Stable isotope analysis

Lipid content of tissue subsamples that were used for stable isotope analyses was extracted to prevent the alteration of carbon stable isotope signatures (Sweeting, Polunin & Jennings, 2006). Lipid extraction was performed following the methods described by Folch, Lees & Sloane (1957) modified by Cequier-Sánchez et al. (2008) and Urzúa & Anger (2013). We used 20 mg of tissue and 5 ml of the solvent dichloromethane: methanol (2:1). Subsequently, all muscle samples were dried, pulverized and 1 mg of each sample was placed inside a tin capsule for analyses of the composition of carbon and nitrogen stable isotopes. Samples were sent to stable isotopes laboratory at University of California in Davis, USA (https://stableisotopefacility.ucdavis.edu). To assess the variation in isotopic ratios of carbon and nitrogen δ notations were calculated following the equation (Coplen, 2011): δ h X = R s a m p l e R s t a n d a r d 1

Where X is the element, h is the high mass number, Rsample is the high mass-to-low mass isotope ratio of the sample and Rstandard is the high mass-to-low mass isotope ratio of the standard (Vienna Pee Dee Belemnite for carbon and atmospheric nitrogen for nitrogen). The δ ratio was expressed in parts per thousand (‰).

When working with stable isotope in elasmobranch tissue, it is recommended to extract lipid and urea (Ingram et al., 2007; Li et al., 2016; Carlisle et al., 2017). In this study, as urea extractions were not performed, we used the correction factor from Li et al. (2016) for smooth hammerhead to correct the δ15N values following the equation: δ 15 N L E + U E = 0 . 984 δ 15 N L E + 2 . 063

Where δ15NLE+UE is the value of δ15N corrected with lipid extraction (LE) and urea extraction (UE).

Fatty acid analysis

The fatty acid profile was determined following the methods presented by Urzúa & Anger (2011). Fatty acid methyl esters (FAMEs) were measured after preparation using the total lipid extracted from each sample (Couturier et al., 2020). Total lipid extracts were esterified using methanolic sulphur acid at 70 °C for 1 h in a Thermo-Shaker (MRC model DBS-001). Subsequently, fatty acids were rinsed using 6 ml of n-hexane. Finally, the measurement of FAMEs was performed using a gas chromatograph (Agilent, model 7890A) equipped with a DB-225 column (J & W Scientific, 30 m in length, 0.25 mm inner diameter and 0.25 µm film thickness) at a range of temperatures. Individual FAMEs were identified by comparison to known fatty acid standards of marine origin using chromatograph software (Agilent ChemStation, USA) and certificate material Supelco 37 FAME mix 47885-U, and quantified by means of the response factor to internal standard 23:0 FA added prior to transmethylation (Malzahn et al., 2007; Urzúa & Anger, 2011).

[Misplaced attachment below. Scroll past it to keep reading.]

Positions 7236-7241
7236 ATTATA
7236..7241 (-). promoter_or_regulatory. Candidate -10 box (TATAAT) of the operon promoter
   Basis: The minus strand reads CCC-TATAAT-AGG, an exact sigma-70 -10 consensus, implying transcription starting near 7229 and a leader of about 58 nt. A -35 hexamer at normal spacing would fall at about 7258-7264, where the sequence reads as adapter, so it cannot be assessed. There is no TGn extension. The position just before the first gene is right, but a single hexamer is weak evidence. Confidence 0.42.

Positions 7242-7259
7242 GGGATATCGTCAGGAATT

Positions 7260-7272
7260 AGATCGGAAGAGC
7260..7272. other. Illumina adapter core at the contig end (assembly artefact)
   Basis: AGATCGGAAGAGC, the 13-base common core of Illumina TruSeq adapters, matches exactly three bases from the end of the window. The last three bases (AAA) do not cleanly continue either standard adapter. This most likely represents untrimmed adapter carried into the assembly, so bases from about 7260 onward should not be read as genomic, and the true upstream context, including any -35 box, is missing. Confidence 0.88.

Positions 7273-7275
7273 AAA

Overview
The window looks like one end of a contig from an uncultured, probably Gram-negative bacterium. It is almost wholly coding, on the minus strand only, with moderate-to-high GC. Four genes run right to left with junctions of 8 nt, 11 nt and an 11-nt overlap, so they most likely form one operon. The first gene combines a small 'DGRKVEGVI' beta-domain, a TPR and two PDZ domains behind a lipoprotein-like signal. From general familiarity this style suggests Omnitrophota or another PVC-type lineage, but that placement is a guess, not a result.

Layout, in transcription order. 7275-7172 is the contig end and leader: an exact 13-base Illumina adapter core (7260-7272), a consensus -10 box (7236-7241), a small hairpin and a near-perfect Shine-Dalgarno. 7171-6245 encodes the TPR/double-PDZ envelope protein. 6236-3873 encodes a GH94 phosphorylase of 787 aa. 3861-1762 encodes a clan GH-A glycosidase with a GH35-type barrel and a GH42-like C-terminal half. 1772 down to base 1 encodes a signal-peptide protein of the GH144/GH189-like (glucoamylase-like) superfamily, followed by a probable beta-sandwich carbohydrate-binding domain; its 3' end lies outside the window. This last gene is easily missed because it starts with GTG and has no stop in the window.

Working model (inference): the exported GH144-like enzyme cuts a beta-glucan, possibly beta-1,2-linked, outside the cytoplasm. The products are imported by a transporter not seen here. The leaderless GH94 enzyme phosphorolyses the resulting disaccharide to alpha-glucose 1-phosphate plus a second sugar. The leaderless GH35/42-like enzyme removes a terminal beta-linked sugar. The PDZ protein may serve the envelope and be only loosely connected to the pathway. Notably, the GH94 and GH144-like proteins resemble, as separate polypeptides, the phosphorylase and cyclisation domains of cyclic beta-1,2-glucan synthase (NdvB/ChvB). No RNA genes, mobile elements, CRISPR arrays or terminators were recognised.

Statistical analyses

To compare the environmental variables among three nursery areas we used repeated measures ANOVA (ANOVA-RM) and post-hoc test with Bonferroni correction. The factors used in the model were: nursery areas as groups, years as intra-case factor and seasons as cases. PERMANOVA was used to compare stable isotope signatures (δ13C and δ15N) among nursery areas (Máncora, San José, Salaverry) and tissue types (muscle, liver) (Anderson, 2001; Mcardle et al., 2001). Subsequently, niche sizes and niche overlaps of the smooth hammerheads were compared among the nursery areas using nicheROVER package in R (Lysy, Stasko & Swanson, 2014; Swanson et al., 2015). This package evaluates the niche size (NS) as the 95% of the region occupied by the species or population. Niche overlap is calculated by a Bayesian framework with 95% of the area of the ellipses based on data points. Subsequently, the overlap is calculated as the probability of the individual from one area to share the isotopic space with an individual from another area. An overlap higher than 60% is consider significant by criteria used in niche studies (Schoener, 1968). In addition, the package “tRophicPosition” was used to compare trophic position (TP) of juvenile smooth hammerheads among nursery areas. This package calculates Bayesian TP estimates using δ15N from the base line (sympatric species) (Quezada-Romegialli et al., 2018). We used discrimination factors specific for smooth hammerhead that were estimated by Kim et al. (2012): 1.7 ±  0.5 for δ13C and 3.7 ± 0.4 for δ15N. Sympatric species were assumed to represent TP of 3.6, which is the mean value of the trophic position of secondary fish consumers in the HCS (Espinoza et al., 2017). Comparisons of isotopic signatures between smooth hammerhead juveniles and sympatric species were based on liver signatures of smooth hammerheads because liver has a higher isotopic turnover rate compared to muscle and therefore it is expected to reflect more recent diet and be less affected by maternal signature.